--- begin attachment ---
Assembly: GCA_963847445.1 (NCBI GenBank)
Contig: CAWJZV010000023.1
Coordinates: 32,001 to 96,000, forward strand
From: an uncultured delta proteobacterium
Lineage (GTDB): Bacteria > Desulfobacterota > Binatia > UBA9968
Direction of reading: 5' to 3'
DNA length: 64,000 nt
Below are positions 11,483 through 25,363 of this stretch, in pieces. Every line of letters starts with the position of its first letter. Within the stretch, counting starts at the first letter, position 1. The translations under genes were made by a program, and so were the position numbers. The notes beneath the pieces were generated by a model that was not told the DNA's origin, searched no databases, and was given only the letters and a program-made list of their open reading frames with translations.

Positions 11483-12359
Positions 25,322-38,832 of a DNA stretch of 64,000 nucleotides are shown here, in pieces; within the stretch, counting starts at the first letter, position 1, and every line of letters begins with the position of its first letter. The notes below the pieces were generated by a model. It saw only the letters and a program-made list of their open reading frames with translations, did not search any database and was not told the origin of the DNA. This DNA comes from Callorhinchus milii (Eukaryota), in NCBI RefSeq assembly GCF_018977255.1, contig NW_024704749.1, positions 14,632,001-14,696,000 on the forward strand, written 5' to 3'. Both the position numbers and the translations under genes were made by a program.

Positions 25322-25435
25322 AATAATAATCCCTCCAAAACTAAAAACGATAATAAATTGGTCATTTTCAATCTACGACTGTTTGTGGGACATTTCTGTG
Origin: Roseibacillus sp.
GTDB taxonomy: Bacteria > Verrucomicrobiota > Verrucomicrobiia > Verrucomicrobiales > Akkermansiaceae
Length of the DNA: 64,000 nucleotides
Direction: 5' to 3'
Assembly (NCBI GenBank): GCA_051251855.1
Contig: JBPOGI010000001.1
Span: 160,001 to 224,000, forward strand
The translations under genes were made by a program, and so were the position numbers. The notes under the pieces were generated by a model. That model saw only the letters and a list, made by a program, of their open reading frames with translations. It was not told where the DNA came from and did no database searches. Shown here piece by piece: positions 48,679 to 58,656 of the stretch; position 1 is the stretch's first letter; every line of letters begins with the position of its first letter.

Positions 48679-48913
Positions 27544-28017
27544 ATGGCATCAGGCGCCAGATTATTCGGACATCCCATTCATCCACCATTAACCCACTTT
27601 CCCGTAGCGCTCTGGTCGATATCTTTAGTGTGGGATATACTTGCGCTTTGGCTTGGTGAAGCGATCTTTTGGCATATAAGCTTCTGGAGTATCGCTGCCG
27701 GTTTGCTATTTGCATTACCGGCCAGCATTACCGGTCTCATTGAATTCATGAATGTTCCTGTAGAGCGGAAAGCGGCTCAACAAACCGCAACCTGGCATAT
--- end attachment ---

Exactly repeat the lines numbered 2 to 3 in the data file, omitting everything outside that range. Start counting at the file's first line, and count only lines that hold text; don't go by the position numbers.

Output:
Contig: CAWJZV010000023.1
Coordinates: 32,001 to 96,000, forward strand